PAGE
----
A juvenile ocellated dragonet crouches in a crevice in Komodo National Park

Komodo Snorkeling Tour Trip Report, Sept 12-23, 2015

Great weather, great guests, and great snorkeling! Is there anything more we could ask for during our third trip to Komodo National Park in three months?

Grouph photo at Komodo National ParkWe began our journey in Bali and cruised east towards the park. Our first stop was at Angel Reef, a small islet composed of coral fragments that lies just a few kilometers off the west side of Moyo Island. This exposed reef has a magnificent hard coral garden and tons of big fish including snappers, unicornfishes, and groupers. It also has the largest assemblage of garden eels I have ever seen.

Shallow, colorful reefs can be found all over Komodo National Park

Beautiful reefs…

Our next stop was Satonda, the ancient volcano that now stands as one of the few examples of a salt-water caldera. It was suggested that salt water was introduced into the crater by a tsunami that forced seawater over the low saddle. It also might have some saltwater seepage that keeps the water saline. The reef out front has a dazzling array of fish and several cool habitats like sand, coral reef, and sea grass.

After an amazing snorkel on the lush reefs of Gili Banta, we entered Komodo National Park and spent the next five days exploring islands and sites such as Gili Lawadarat, Batu Monco, Pink Beach, and Siaba Kecil. All of these areas possess incredible reefs and we were treated to some of the best conditions we could ask for. Perfect low tides at Siaba Kecil allowed us to drift along the shallow reefs and even see much of the detail that is usually a bit elusive at higher tides. Gili Lawadarat delivered the sea horses again as well as a few bonus critters like Randall’s jawfish, a flying gurnard, and plenty of turtles that seemed all to willing to pose for us!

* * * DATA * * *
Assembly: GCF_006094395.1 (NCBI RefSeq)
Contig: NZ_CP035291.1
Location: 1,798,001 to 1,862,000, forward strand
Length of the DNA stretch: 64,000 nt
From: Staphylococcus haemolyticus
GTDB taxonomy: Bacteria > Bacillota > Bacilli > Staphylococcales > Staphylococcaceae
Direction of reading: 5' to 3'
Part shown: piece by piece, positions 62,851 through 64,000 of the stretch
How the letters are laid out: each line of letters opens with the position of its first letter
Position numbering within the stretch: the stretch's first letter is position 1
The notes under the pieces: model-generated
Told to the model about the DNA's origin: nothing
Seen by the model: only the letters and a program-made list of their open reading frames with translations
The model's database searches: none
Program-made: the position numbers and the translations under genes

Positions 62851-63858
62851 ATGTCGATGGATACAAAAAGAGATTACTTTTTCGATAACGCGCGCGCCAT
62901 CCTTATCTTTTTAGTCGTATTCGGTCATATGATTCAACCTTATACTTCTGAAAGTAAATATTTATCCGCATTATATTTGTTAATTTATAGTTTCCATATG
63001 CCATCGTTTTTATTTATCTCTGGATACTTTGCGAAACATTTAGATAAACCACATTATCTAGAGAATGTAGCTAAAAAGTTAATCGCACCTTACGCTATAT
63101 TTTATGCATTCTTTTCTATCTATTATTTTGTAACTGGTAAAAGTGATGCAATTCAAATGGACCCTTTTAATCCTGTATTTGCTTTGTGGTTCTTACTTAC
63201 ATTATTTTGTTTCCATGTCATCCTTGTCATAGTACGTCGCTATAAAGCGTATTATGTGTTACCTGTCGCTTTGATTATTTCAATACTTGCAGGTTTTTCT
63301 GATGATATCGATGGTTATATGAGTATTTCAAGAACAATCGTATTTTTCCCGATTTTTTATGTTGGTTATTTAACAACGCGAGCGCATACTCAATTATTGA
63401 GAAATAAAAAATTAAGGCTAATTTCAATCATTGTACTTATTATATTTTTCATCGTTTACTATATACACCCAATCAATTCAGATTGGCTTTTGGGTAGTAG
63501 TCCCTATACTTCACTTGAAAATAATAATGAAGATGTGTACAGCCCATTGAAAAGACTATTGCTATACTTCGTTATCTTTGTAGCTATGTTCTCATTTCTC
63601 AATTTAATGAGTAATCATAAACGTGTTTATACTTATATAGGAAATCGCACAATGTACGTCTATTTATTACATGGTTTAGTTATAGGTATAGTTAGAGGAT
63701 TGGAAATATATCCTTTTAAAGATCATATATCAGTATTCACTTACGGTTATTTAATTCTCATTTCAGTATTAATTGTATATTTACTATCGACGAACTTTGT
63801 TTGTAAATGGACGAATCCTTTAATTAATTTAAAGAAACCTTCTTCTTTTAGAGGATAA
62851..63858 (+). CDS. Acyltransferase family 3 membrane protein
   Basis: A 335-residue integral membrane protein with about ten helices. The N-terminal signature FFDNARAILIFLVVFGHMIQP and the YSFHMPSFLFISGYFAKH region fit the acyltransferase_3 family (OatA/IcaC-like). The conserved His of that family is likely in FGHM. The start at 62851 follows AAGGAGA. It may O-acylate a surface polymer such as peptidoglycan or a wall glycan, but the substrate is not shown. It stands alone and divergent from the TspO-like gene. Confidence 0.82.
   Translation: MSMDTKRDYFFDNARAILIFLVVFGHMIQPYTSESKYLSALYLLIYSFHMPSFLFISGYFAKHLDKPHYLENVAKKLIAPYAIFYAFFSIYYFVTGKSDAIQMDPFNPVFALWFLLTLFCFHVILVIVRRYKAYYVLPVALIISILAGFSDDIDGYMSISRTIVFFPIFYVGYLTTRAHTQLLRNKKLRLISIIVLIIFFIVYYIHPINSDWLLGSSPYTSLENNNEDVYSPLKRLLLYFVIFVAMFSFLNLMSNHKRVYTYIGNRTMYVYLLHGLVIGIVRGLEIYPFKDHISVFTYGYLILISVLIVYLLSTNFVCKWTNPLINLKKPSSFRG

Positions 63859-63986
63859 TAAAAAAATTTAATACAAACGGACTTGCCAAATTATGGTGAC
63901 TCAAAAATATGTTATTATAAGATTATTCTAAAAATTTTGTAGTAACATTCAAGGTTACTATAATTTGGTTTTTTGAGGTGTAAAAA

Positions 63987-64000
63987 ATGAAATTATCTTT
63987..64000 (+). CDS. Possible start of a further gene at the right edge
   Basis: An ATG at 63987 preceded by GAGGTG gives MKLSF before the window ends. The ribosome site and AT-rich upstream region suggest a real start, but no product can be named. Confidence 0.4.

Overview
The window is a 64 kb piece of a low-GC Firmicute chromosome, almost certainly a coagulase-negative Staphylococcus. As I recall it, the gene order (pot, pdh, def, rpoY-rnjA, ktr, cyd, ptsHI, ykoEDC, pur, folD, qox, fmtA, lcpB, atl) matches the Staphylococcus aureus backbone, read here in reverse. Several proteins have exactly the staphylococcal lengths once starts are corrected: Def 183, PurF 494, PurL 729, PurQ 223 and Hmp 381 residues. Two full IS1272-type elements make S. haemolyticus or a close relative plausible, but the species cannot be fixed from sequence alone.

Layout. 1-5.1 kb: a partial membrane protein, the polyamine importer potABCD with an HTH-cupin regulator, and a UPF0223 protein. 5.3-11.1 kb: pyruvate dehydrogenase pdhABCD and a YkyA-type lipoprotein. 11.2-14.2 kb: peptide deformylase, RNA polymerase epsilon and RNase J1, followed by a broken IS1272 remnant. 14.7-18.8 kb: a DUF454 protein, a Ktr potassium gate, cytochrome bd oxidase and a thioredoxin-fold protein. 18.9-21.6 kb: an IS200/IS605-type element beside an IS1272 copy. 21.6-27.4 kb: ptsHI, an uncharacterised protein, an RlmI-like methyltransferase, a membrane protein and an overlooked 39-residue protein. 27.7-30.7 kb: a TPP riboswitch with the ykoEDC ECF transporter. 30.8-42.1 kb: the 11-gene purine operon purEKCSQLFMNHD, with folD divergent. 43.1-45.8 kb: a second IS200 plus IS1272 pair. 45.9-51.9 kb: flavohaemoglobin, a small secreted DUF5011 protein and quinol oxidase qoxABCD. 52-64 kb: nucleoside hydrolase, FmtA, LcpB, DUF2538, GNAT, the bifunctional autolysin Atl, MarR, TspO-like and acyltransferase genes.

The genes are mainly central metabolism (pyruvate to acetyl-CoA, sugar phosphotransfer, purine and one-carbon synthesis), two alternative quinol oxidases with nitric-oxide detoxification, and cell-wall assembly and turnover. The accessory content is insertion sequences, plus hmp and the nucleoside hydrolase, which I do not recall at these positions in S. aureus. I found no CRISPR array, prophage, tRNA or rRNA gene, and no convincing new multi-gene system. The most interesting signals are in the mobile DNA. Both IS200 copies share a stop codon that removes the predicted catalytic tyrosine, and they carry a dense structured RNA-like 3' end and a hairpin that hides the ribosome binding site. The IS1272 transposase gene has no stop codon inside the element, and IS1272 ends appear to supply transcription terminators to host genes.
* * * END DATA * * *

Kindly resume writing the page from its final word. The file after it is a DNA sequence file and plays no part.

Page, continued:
A hinge-beak shrimp crawling on the reef in Komodo National Park

A hinge-beak shrimp…

Two standouts for this departure were Horseshoe Bay on Rinca Island and Tatawa Besar in the northeastern section of the park. The reefs around the incredibly scenic Horseshoe Bay are some of the most colorful in all of Komodo National Park. Brilliant soft and hard corals crowd the shallows giving the impression that someone gathered paint samples of just about every color imaginable and threw them haphazardly onto the substrate. Tatawa Besar always treats and offer snorkelers the chance to see what reefs look like when there is 100% coral coverage.

A comet (Calloplesiops altivelis) in Komodo National Park

A rare glimpse…

As I write this, we are getting ready to do it all over again! We have another snorkeling trip planned with another group of excited snorkelers. Based on the three previous trips, I can confidently say this will easily be a snorkeling trip of a lifetime!

Chamberlain's nembrotha (Nembrotha chamberlaini) in Komodo National Park

Chamberlain’s nembrotha…

A blue-barred dottyback at Horseshoe, Bay Rinca Island

Blue-barred dottybacks…

Green branching coral (acropora sp.) in Komodo National Park

Colorful branching coral…

Shallow, colorful reefs can be found all over Komodo National Park

Beautiful reefs…

Stonefish sitting on a reef in Komodo National Park

A stone cold look…

Spiny devil scorpionfish (Inimicus didactylus)

Spiny devil scorpion…

A sea snake in Tatawa Besar, Komodo National Park

A sea snake…

A juvenile striped sweetlips (Plectrohinchus lessonii)

A juvenile…